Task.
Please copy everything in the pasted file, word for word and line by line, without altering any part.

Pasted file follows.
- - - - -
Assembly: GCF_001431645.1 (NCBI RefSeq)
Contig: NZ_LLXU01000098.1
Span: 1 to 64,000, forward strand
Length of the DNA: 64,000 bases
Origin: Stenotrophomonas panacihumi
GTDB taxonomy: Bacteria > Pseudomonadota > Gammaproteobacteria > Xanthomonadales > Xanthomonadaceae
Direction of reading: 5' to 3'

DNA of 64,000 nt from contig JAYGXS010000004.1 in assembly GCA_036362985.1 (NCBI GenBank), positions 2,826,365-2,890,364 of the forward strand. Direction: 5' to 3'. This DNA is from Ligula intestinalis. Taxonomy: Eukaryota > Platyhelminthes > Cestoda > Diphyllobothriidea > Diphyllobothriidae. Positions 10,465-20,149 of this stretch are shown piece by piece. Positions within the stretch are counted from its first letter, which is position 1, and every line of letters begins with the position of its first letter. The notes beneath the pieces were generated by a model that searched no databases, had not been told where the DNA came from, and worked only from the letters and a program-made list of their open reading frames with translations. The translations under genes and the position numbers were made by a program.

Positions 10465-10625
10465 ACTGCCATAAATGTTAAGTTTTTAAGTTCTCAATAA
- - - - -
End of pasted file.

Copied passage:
Assembly: GCF_001431645.1 (NCBI RefSeq)
Contig: NZ_LLXU01000098.1
Span: 1 to 64,000, forward strand
Length of the DNA: 64,000 bases
Origin: Stenotrophomonas panacihumi
GTDB taxonomy: Bacteria > Pseudomonadota > Gammaproteobacteria > Xanthomonadales > Xanthomonadaceae
Direction of reading: 5' to 3'

DNA of 64,000 nt from contig JAYGXS010000004.1 in assembly GCA_036362985.1 (NCBI GenBank), positions 2,826,365-2,890,364 of the forward strand. Direction: 5' to 3'. This DNA is from Ligula intestinalis. Taxonomy: Eukaryota > Platyhelminthes > Cestoda > Diphyllobothriidea > Diphyllobothriidae. Positions 10,465-20,149 of this stretch are shown piece by piece. Positions within the stretch are counted from its first letter, which is position 1, and every line of letters begins with the position of its first letter. The notes beneath the pieces were generated by a model that searched no databases, had not been told where the DNA came from, and worked only from the letters and a program-made list of their open reading frames with translations. The translations under genes and the position numbers were made by a program.

Positions 10465-10625
10465 ACTGCCATAAATGTTAAGTTTTTAAGTTCTCAATAA